Lean Viewer is fine for now although being able to 'inline' shapes will probably be useful later.

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For these terrain tiles with two or more textures, my plan was something like this:

1. Convert all .tm textures to .bmp files, with the alpha value of palette position=0, and 255 for all other positions.

2. Use OpenGL to render the base texture

3. Add the next layer, but using blending.

4. Save the resulting frame buffer as a texture.

5. Use that texture in the VRML model of the tile.

 

Step 3 is proving a bit of a problem. I can't get the top layer to be completely opaque despite trying nearly all combinations of the 'glBlendFunc' parameters.

The transparent part seems to work at least.

Here's the some test textures with and without blending.

noblend.png.b36767d6ba8c35c7fc7b0ce5f4e1cb61.png

Hopefully, it's some incompetence on my part, but have not had much time to investigate this weekend. :(

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Did you write the BMP files yourself? Did you load them yourself?

 

If you use 3rd-party libraries, please consider that very few software supports transparency in BMP at all. Lean Viewer does (because its BMP loader was written by me), but when I switch to Windows’ built-in BMP loader, all transparent parts come out as black.

 

Could this be a problem? Did you try to use PNG instead (which supports transparency from the ground up)?

 

Apart from that, I’m really impressed by that workflow!

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Good point. I assumed the A values were being used since there are transparent parts in the blended image, but we'd get the same effect if the RGB values in the images were simply added.

I made the BMPs, which consist of an appropriate header, then the palette (the RGB from .col converted to BGRA) followed by the .tm contents, but with the raster starting from the bottom. The loader is what is built into PyGame/PyOpenGL and from the sparse documentation I see that there may be a problem with indexed colour bitmaps regarding transparency.

 

I'll see what happens with a 32bit RGBA BMP as that should be fairly easy to make, at least compared to PNG format.

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32-bit BMP support is very spare as well; 90 % of facilities built into windows don’t support it either. (Yes, the situation *is* this bad, and it was one of the original reasons for me to make Lean Viewer.)

 

I really recommend PNG, it will work well even with transparency in indexed colors.

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I would like to take a shot at this. In doing so i would assume WYSIWYG for your images and describe what I believe I see.

On the first image I see what you later described as Additive Blend Mode layers (E = min(M + I),255) and I would agree that there is no real transparency of an alpha type.

This is the additive-image I see in my nightmares, ever since I was introduced to 24 bit, AGP  color in TAW using 0088.

On the second image I disagree with the descriptor 'without blending'. What I believe I see is 2 layers in Normal Blend Mode (E = M). This is probably the default blend mode and, with 100% opacity, only the upper layer is visible. You mentioned there may be a problem with indexed colour bitmaps regarding transparency and that might constitute the be all and end all unless a way to effect transparency can be found.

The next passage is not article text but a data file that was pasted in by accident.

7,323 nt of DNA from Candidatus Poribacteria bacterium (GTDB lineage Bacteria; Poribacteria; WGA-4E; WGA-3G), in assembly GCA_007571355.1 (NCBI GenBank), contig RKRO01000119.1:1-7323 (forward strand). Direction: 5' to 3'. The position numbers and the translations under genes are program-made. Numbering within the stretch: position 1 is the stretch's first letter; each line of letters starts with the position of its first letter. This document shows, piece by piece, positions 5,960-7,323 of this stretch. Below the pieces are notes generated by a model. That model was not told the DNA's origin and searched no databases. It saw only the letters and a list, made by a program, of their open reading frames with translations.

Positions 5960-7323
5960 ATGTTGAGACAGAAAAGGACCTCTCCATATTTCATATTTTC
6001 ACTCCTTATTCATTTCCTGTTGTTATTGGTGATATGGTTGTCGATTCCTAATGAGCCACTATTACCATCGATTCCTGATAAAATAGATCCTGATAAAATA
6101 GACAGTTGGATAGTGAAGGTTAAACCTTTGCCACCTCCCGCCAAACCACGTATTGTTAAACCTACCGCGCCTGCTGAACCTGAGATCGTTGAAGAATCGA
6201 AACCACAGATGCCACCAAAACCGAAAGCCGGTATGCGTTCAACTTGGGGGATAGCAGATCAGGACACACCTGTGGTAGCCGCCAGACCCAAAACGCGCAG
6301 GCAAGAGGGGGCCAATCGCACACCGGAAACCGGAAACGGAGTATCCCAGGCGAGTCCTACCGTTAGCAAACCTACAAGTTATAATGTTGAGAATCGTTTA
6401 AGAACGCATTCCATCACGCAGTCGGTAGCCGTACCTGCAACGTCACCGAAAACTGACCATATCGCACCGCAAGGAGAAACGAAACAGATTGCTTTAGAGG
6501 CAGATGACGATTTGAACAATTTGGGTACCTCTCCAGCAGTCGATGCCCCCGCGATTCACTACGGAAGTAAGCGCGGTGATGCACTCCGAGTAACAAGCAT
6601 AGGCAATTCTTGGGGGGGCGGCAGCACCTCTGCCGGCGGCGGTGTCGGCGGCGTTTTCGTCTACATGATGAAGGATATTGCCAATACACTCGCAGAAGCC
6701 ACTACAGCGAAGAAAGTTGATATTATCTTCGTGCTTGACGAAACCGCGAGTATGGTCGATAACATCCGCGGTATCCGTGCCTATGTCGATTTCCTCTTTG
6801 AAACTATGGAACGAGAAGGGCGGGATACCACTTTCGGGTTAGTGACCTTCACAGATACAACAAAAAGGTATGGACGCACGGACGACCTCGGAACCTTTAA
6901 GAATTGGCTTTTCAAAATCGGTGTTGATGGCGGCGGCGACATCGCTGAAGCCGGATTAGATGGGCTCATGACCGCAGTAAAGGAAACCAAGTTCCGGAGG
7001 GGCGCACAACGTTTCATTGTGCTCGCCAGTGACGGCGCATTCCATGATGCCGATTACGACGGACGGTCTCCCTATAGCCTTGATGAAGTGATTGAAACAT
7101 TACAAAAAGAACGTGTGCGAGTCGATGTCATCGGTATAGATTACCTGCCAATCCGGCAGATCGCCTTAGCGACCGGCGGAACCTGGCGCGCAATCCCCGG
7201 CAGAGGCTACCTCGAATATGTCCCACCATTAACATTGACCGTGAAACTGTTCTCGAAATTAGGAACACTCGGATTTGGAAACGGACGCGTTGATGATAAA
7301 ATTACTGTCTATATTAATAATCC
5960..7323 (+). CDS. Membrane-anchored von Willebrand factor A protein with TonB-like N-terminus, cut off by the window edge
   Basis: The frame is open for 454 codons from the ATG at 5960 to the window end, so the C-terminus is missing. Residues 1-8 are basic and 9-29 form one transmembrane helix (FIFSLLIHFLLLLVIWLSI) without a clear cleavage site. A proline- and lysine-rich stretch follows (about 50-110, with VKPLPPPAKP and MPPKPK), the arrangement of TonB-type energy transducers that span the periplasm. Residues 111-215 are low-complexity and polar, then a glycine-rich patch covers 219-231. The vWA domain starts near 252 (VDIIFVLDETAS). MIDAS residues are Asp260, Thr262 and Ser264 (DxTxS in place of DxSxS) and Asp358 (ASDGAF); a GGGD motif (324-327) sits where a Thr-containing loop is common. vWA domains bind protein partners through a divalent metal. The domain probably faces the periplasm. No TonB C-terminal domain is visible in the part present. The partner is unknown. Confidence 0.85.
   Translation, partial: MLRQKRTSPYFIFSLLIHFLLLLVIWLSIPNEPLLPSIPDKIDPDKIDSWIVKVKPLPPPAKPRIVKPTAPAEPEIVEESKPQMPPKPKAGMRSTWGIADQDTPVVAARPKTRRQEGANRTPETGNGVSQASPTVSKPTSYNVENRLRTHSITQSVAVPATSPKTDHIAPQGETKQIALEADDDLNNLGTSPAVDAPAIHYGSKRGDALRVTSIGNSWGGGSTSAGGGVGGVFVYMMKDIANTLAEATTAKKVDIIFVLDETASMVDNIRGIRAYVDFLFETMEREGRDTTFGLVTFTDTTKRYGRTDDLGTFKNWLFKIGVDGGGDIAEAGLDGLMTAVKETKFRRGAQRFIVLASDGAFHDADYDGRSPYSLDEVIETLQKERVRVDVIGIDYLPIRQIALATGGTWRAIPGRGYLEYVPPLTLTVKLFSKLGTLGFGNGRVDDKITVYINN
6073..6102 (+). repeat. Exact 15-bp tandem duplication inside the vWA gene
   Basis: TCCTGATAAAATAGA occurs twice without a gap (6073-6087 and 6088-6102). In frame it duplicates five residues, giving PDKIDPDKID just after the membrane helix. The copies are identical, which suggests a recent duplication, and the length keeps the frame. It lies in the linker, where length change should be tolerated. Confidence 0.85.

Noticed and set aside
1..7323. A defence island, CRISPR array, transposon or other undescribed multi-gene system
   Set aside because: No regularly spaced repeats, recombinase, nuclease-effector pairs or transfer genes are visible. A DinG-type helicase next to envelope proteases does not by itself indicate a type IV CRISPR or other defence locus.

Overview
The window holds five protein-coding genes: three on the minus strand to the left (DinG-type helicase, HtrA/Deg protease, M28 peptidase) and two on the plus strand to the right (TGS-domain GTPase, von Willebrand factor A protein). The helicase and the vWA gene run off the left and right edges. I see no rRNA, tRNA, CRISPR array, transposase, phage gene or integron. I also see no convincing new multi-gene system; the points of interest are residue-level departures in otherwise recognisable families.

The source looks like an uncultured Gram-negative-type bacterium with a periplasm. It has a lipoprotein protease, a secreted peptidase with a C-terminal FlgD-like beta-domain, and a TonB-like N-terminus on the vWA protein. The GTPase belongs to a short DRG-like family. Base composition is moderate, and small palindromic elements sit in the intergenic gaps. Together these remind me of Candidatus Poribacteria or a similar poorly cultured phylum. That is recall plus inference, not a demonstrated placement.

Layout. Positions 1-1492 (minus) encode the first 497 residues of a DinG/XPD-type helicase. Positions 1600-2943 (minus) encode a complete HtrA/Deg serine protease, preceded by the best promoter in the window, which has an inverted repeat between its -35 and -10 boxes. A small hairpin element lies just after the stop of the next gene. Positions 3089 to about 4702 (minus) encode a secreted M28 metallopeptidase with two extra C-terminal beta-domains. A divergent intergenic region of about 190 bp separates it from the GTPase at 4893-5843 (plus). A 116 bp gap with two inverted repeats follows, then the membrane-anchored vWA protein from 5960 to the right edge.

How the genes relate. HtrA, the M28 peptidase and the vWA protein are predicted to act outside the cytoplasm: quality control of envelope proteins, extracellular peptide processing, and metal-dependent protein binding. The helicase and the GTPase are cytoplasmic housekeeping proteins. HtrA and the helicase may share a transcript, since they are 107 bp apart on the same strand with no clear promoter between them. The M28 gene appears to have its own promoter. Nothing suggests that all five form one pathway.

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Thanks DKD, but it's fixed now. 32-bit BMP didn't work, so converted to PNG using mtPaint since MS Paint doesn't recognize the Alpha at all so doesn't it save to the PNG.

I did look at producing the PNG file directly, but gave up after looking at the spec for a minute or so. It reminded me of those .lbm files I was looking at for the moving map.

 

Anyway, the transparency didn't work then either which was a bit worrying, but that was the fault of OpenGL which has far too many parameters for its own good. :)

Changing a 3 to a 4 did the trick. It turns out that the 32-Bit BMP would have worked after all, but not the indexed colour BMPs I started with.

gl_hell.png.959c156270f9b27bb0feaf5090283802.png

 

...and why does this site's spell-checker complain about the correct spelling of 'colour'?

I thought Combatsim was based in Canada...

 

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Pretty awesome, as always! And very elegant, too … I’m so keen on using all these shiny new things …

 

Mike, here’s a new Lean Viewer build. No things of great interest, but just to synchronize our state. If you hit CTRL+C while displaying a mesh, you can paste a screenshot into Gimp or other tools. (It doesn’t work with all programs because Windows clipboard is fubar, but Gimp is compatible and even supports my transparent background.)

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Thanks! The build of Lean Viewer I've been using is quite old, but my VRML files are not very sophisticated. :)

One thing that might be useful is to view PNG files directly. While they work when called from the model, the only format that seems to be supported for viewing is BMP.

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2 hours ago, mikew said:

One thing that might be useful is to view PNG files directly.

I fall back to Windows’ GDI+ for loading them as textures, and it’s okay for that purpose. Treating them directly in the viewer is a different beast though. The spec is too complicated for me to implement right now, mostly because it requires my own zlib/DEFLATE implementation (and honestly, JPEG would have higher priority because with my own JPEG decoder I could finally apply the arithmetic coding extension to all my pictures and save 15 % of hard drive space :) )

 

2 hours ago, mikew said:

the only format that seems to be supported for viewing is BMP.

Yeah, the only one of practical usage :) Just for the sake of it: You can also view IFF/ILBM/HAM/SHAM, ACBM, PBM, TIM, DIB/RLE, PCX/PCC, WAD, and SPR (see the filter on the right side in the Open File dialog). That’s what it was originally for, viewing TFX’s Amiga image formats.